Logging into apps and services on your Apple, Google and Microsoft-powered devices could be much easier in the near future, thanks to a new joint security standard that claims it's going to make passwords obsolete.
The three tech giants, through a combined press release, have promised to expand their support for the FIDO passwordless sign-in standard "over the course of the coming year." FIDO, promoted by FIDO Alliance and the World Wide Web Consortium, is designed to be a simpler — but still secure — option for logging into your websites and apps, while going one step further than the best password managers can currently manage.
The announcement acknowledges the common problem with passwords: you need a lot of them, and are therefore tempted to reuse some, which then reduces your online security in the event any of those accounts get breached. The FIDO standard instead takes care of making unique passkeys, leaving you only with the job of providing a PIN, security key or biometric identifier to log in.
So far, that sounds similar to password managers or the two-factor authentication (2FA) methods many of us are already using. However, the FIDO Alliance asserts that its standard is more secure, plus there are two additional benefits that will be coming with Apple, Google and Microsoft's support.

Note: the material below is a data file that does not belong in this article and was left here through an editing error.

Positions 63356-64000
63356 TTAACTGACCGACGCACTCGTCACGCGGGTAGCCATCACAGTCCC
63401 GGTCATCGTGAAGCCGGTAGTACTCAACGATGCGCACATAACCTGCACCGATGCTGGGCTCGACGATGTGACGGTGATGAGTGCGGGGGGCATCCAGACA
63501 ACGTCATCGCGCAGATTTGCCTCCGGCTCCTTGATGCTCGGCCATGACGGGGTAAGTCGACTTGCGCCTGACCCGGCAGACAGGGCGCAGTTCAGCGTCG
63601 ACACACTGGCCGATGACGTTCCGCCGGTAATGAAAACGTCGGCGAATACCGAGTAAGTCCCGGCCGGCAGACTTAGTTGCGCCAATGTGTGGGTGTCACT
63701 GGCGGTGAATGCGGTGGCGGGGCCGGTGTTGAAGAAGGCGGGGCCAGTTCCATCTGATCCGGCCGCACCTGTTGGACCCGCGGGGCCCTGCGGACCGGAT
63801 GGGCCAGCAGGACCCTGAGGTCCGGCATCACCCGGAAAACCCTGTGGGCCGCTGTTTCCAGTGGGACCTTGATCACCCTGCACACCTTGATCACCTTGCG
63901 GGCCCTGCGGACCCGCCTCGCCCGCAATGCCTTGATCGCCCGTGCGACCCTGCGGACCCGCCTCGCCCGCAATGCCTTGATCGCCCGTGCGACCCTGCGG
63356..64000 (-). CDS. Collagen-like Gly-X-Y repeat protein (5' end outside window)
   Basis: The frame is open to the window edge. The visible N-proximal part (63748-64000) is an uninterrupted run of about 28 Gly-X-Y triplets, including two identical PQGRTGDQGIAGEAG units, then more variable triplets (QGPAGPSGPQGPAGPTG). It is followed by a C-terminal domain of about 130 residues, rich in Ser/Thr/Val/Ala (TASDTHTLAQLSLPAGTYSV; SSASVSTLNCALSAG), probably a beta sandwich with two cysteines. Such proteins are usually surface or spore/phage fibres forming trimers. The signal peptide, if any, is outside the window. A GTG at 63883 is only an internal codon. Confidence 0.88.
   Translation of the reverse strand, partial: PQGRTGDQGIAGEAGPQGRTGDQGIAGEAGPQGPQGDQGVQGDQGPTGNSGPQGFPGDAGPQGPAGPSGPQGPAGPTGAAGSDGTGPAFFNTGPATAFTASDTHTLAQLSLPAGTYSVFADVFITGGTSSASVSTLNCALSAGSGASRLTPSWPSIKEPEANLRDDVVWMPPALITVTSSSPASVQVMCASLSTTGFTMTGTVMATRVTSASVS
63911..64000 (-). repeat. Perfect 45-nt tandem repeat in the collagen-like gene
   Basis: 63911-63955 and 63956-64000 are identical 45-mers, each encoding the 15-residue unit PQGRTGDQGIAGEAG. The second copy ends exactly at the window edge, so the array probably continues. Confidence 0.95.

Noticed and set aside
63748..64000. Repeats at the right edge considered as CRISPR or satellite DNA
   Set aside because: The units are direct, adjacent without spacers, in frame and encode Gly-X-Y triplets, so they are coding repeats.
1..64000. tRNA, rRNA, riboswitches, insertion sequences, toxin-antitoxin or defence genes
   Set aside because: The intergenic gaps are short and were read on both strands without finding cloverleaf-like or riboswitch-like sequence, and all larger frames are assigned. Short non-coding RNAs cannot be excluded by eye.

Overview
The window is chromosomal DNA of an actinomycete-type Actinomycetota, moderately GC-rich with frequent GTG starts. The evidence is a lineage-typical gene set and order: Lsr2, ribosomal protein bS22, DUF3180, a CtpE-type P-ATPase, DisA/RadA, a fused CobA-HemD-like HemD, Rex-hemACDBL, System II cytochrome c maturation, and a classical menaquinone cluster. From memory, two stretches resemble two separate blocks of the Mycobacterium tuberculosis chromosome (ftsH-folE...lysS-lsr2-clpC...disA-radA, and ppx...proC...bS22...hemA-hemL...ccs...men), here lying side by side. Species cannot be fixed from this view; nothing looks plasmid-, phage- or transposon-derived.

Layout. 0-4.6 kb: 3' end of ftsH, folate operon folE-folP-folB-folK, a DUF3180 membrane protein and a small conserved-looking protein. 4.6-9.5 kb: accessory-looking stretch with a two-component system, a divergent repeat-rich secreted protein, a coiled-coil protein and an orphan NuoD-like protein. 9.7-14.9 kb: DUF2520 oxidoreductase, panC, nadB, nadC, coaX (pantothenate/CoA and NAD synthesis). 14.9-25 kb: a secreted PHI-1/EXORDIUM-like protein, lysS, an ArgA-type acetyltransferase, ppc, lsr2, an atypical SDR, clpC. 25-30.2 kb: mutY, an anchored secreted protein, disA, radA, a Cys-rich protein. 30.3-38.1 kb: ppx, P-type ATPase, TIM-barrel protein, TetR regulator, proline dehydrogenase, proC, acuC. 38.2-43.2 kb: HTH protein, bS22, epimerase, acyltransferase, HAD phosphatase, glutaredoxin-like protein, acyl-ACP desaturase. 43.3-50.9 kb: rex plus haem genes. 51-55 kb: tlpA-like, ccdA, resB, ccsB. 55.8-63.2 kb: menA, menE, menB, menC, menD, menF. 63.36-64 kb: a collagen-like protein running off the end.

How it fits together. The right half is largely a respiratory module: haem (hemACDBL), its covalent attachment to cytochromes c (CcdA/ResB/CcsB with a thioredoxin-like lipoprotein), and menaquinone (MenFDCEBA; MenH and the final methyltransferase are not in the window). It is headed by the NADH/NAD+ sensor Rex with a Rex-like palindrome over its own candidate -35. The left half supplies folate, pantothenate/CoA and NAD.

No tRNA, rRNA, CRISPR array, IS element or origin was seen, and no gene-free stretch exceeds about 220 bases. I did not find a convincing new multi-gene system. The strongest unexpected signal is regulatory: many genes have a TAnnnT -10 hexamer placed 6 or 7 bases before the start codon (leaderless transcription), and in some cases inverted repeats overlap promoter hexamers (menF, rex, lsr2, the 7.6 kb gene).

The first is being able to access passwordless log-in on new devices without having to sign in the first time, making the set-up process much simpler. The second is that you will be able to use a passkey from your mobile device to sign into an account on another device, no matter which software or operating system those two devices are using. You can already do this in some circumstances, depending on what you're logging into, but being able to do this on any device you own for any app or site you use would be a huge advantage over the current process.
The FIDO Alliance couldn't ask for better partners in rolling out this technology worldwide. The three biggest tech companies are near enough the entire mobile and desktop computing device market, so if they support it, every big app and website will have little choice but to adopt the standard too.
The timeline of "the coming year" is a bit vague, so perhaps wait for further announcements from the companies themselves before questioning where your FIDO-powered Apple or Google logins are. Perhaps we'll hear more at upcoming events such as Apple's WWDC 2022 or Google I/O 2022, where new password tech would be well within the realm of the software and platform updates expected to be discussed.
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Richard is based in London, covering news, reviews and how-tos for phones, tablets, gaming, and whatever else people need advice on. Following on from his MA in Magazine Journalism at the University of Sheffield, he's also written for WIRED U.K., The Register and Creative Bloq. When not at work, he's likely thinking about how to brew the perfect cup of specialty coffee.